The Surui people, who have been so remote in the Brazilian forests that they were only ‘discovered’ in 1969, have turned to the high tech tools of Google Earth to help them protect their existence. Initial contacts with outsiders led them to fight, but bows and arrows proved rather useless compared to modern weapons. Since then, they have negotiated a peace, but their lands are continuously encroached upon. Enter Google Earth, which the tribe uses to monitor treaty breaking moves by logging companies. The whole story is a testament to how far web mapping has spread into our modern (and sometimes ancient) lives.
The Vulcan project is an interesting project out of Purdue University. They seek to “quantify North American fossil fuel carbon dioxide (CO2) emissions at space and time scales much finer than has been achieved in the past.” They’ve just released a new carbon footprint map detailing fossil fuel based CO2 emissions from around the US. One of the interesting findings to come out of their effort is that we previously assumed that the North East portion of the country was the primary emitter in the country. Turns out while there’s a lot of truth in that, the coal fired plants of the South add nearly as much.
What’s interesting to me are the comments section of the Wired article that pointed me towards this site. People have come up with lots of interesting ways to expand and extend this research by including other bits of data, particularly human geography pieces.
I have to admit that I JUST started calling Imagine and other Leica Geosystems Geospatial Inc products â€œLeica Imagineâ€. Now I have to unlearn this behavior as they have rebranded as ERDAS, Inc. 1) In my opinion this is a great marketing move, at least for those of us who have used the software for the last decade and are used to the name. 2) Since geospatial has come a long way in the last 10 years, though I am sure this change will create the same â€˜confusionâ€™ (more a disorientation really) the initial purchase by Leica caused. 3) Since the companies products list has grown considerably over the last year, and with the release of 9.2, this is probably the best time for the change.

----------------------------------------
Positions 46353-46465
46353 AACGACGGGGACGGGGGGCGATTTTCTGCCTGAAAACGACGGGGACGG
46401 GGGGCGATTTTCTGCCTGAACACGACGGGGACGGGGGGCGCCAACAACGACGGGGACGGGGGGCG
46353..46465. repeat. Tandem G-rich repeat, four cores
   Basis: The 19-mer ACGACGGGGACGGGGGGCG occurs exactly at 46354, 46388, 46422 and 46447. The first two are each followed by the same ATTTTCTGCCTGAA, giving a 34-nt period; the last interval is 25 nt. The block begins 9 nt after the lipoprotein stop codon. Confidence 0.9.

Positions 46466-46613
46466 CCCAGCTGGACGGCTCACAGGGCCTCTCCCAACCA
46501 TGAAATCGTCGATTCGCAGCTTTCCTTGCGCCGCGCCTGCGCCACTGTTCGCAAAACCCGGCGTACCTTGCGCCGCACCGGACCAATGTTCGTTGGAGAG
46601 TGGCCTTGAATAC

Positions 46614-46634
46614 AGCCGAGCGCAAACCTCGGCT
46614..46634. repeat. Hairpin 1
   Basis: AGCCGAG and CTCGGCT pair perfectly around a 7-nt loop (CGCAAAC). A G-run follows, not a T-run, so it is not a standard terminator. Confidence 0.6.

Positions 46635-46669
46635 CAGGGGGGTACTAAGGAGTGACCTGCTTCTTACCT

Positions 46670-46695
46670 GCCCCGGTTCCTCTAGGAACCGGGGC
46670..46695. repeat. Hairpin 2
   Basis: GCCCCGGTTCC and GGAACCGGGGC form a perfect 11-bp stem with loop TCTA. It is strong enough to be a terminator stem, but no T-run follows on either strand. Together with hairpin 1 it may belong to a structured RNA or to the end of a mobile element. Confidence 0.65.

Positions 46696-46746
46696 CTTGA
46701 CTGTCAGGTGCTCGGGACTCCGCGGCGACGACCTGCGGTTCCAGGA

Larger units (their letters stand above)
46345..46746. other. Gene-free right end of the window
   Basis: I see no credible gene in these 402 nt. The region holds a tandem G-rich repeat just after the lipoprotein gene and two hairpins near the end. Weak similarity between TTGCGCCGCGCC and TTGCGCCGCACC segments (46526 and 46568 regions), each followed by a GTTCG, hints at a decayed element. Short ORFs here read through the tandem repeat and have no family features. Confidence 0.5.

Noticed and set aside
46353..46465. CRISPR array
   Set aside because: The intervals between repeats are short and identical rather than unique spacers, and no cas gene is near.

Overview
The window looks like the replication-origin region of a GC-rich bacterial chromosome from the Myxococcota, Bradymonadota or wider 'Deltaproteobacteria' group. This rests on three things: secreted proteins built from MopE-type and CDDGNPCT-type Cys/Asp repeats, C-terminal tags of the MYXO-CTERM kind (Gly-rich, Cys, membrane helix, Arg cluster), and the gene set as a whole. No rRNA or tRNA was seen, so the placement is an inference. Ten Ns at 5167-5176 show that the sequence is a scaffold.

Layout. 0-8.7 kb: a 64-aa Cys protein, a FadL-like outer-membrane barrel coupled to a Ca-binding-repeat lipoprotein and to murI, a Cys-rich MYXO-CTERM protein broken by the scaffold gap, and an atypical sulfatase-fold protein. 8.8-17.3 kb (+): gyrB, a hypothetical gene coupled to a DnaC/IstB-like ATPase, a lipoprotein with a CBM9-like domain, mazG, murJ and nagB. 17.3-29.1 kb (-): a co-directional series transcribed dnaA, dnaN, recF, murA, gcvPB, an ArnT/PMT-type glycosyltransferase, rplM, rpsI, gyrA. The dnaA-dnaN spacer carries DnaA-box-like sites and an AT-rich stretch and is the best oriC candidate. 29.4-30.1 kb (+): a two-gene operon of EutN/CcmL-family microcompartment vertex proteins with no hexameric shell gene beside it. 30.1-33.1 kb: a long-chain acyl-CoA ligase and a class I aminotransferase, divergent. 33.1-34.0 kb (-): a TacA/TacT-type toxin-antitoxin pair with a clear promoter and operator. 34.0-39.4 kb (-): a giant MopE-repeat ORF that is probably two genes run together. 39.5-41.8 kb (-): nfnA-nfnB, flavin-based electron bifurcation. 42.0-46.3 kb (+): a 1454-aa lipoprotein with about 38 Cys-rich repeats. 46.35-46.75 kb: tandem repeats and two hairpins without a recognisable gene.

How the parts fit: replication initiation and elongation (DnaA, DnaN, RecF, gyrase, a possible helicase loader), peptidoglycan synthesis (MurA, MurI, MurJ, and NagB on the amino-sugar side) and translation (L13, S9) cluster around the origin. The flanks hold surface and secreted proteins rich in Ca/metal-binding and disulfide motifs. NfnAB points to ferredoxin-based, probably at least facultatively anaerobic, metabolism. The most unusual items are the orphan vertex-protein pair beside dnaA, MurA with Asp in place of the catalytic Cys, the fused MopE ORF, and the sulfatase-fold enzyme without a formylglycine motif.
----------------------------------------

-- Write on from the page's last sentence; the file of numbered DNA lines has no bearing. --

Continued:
On top of it all, I must give praise to the site designers of http://www.erdas.com/ who have made it possible to easily find information on the software options. I am sure it will be even better when they do away with the redirects.
It’s a baby step, but an important one. NASA reported yesterday that they found the first evidence of an organic molecule in the atmosphere of a planet outside of the solar system. Methane was discovered in the atmosphere of planet HD 189733b (let’s call it planet ‘Moo-cow’ for simplicity) by the Hubble telescope. Plenty of methane has been discovered in the planets of the solar system, so it is far from declaring that planet Moo-Cow has life. However, it is a victory at the least for our remote sensing instruments!
February has definitely been a month for me to play catch-up. I just came across an article from early Feb in the Argus Leader about the new EROS director Eric Clemmons. Apparently he is moving to South Dakota from a position at NOAA where he was involved in their remote sensing group. With Landsat 8 near contract and Landsats 5 and 7 limping along, I would guess that it is an exciting time to be at EROS from the Landsat portion of their activity alone.